With heavy equipment and numerous types of machinery required at the average warehouse, it is no wonder why injury rates among warehouse workers are quite high. According to safety data reported by the Bureau of Labor Statistics, there is a 5% chance of illness or injury for full-time workers in the warehouse and storing industry.
That means if you work in a warehouse, supervise one, or you own one, then being aware of the potential dangers around you is a critical component of your overall success.
Here are the most common areas in the warehouse where you should kick your safety awareness up to another level.
#1. Hazardous Materials in Storage
Almost every warehouse has hazardous materials in storage. Some of these materials are obviously marked and kept separate from the items you store. Others may not be so obvious. You will want to double-check how these commonly misplaced items are currently stored.
- Equipment fluids, such as oil, fuel, polish, and wax.
- Electronic devices not in use.
- Fluorescent light bulbs.
- Thermometers and thermostats.
- Paint products.
- Toilet bowl cleaner, rust remover, and common cleaning products.
You will want to review OSHA documentation for the hazardous materials you store. Make sure you have MSDS books present for everything in the workplace as well.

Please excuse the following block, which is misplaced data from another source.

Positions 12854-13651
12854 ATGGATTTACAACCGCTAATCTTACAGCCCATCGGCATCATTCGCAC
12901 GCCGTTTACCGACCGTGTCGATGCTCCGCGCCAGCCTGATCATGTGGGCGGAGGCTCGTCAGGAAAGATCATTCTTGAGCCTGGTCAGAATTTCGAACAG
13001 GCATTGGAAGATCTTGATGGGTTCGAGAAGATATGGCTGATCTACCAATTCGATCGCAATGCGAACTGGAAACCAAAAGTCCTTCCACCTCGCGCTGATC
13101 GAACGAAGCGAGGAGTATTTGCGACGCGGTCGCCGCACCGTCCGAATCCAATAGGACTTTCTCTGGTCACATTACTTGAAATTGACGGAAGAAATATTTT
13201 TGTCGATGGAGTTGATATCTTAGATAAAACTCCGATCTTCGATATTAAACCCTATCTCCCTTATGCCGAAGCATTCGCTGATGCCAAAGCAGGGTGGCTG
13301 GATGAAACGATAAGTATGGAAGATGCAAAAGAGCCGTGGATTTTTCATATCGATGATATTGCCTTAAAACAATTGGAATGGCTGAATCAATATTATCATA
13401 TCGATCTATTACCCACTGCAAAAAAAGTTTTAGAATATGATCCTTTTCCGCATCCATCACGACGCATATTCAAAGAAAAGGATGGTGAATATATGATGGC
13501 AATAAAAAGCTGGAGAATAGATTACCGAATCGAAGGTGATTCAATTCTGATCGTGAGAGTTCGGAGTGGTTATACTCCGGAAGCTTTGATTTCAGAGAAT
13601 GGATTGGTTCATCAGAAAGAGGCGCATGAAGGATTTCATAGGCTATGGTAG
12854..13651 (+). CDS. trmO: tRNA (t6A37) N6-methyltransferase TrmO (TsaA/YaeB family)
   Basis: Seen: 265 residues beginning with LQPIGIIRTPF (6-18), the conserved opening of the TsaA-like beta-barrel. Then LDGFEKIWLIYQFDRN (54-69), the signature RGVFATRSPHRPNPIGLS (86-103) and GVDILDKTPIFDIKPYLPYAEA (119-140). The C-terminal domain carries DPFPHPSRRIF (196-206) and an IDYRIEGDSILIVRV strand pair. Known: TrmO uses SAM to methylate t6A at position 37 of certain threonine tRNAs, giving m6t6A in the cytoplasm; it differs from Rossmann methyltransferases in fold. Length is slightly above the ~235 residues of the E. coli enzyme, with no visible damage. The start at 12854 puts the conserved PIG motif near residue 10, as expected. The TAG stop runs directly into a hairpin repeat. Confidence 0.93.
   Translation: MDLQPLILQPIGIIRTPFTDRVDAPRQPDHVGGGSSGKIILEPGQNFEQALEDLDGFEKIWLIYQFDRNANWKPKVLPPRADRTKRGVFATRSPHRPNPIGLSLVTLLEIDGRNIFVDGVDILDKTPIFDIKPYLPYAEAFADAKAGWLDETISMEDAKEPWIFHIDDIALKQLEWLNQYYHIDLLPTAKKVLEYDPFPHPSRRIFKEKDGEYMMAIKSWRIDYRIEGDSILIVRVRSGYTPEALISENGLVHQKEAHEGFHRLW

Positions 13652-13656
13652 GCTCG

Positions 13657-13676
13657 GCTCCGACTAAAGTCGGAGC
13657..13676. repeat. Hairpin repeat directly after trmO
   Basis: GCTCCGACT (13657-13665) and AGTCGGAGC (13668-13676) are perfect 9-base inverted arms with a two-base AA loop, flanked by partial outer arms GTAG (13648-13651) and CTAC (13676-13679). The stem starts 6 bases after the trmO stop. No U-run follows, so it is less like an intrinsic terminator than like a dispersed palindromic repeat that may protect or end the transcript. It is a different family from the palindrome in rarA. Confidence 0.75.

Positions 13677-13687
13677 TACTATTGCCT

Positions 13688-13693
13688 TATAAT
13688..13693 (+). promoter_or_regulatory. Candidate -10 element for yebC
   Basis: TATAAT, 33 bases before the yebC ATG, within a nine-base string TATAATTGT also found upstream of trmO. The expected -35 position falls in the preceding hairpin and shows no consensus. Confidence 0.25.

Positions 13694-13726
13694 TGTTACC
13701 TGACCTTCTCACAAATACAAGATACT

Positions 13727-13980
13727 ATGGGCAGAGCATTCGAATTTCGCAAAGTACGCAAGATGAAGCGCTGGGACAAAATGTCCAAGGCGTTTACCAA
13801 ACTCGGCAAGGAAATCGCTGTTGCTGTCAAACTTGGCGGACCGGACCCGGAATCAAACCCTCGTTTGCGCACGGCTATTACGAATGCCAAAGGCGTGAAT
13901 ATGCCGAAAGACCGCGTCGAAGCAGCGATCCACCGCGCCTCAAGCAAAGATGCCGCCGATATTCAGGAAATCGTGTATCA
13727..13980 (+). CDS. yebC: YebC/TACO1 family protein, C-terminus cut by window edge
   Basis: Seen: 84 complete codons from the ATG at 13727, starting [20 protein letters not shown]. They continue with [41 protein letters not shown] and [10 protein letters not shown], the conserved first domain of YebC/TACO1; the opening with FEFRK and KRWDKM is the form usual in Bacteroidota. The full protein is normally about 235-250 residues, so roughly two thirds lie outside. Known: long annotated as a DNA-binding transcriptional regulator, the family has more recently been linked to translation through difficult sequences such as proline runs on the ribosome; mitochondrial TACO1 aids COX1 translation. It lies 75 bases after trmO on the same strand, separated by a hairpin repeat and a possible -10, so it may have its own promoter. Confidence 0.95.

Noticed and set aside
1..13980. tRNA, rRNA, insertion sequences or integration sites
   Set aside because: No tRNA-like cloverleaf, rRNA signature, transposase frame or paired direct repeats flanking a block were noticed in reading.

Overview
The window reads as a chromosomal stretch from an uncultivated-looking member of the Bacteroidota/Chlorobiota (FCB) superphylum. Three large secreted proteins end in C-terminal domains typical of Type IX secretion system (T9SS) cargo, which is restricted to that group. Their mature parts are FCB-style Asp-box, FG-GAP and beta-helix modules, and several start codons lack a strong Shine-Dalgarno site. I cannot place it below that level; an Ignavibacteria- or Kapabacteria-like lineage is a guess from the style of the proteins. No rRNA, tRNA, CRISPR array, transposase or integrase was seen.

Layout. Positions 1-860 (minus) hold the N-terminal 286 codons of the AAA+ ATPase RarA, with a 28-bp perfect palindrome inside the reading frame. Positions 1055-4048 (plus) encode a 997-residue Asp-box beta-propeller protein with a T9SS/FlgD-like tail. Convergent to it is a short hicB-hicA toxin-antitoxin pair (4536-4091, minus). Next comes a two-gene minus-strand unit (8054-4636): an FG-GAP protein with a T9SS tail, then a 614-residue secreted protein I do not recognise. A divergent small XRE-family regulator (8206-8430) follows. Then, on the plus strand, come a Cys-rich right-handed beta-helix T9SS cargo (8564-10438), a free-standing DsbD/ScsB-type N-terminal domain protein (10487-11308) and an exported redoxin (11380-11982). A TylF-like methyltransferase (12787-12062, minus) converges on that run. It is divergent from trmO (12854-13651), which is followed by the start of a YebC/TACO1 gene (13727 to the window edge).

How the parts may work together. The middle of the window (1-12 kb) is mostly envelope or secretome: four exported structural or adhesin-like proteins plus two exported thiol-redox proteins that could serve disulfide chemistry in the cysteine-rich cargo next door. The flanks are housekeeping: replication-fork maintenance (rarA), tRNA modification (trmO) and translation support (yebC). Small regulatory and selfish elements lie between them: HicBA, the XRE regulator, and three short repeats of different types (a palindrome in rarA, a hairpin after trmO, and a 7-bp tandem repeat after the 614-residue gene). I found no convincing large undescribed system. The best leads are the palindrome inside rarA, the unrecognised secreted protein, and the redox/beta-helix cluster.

#2. Forklift Usage
The average forklift weighs more than 4 tons. It can travel along your warehouse floor at speeds which exceed 20 mph. They can make sharp turns. Their bladed arms stick out in front of the vehicle like two huge battering rams. Any of these features could compromise the safety of your warehouse.
You must have all your forklift operators be trained and certified, following proper procedures, to reduce dangers in the workplace.
For more information, OSHA has produced a powered industrial truck – forklifts guide that may be useful to review.
#3. Trips and Falls
Tripping on any object can produce an injury. Add a height problem into the mix and there is a strong potential for danger.
Tripping and falling from heights are not the only height-related safety issues to consider. With items stored in high locations, being struck by falling objects is a common injury in warehouses too.
Any worker who must work above ground level, or is responsible for retrieving items on high shelves, should be properly trained and have access to necessary safety equipment. Then ensure the floor is cleared of trip and slip hazards from the ground floor on up. Properly secure any items stored on high shelves as well.
#4. Spilled Substances
Slipping is another common safety issue which can be problematic in the warehouse. Just a splash of water out of a cup in a narrow hallway can be enough to produce a safety issue. Provide access to materials that can remove dangerous wet areas or provide a warning to employees, so they can avoid the area.
A warehouse offers dangers that go beyond what the “normal” workplace encounters. When you are vigilant in these key areas, you will be working toward a risk reduction and better overall safety for every employee.
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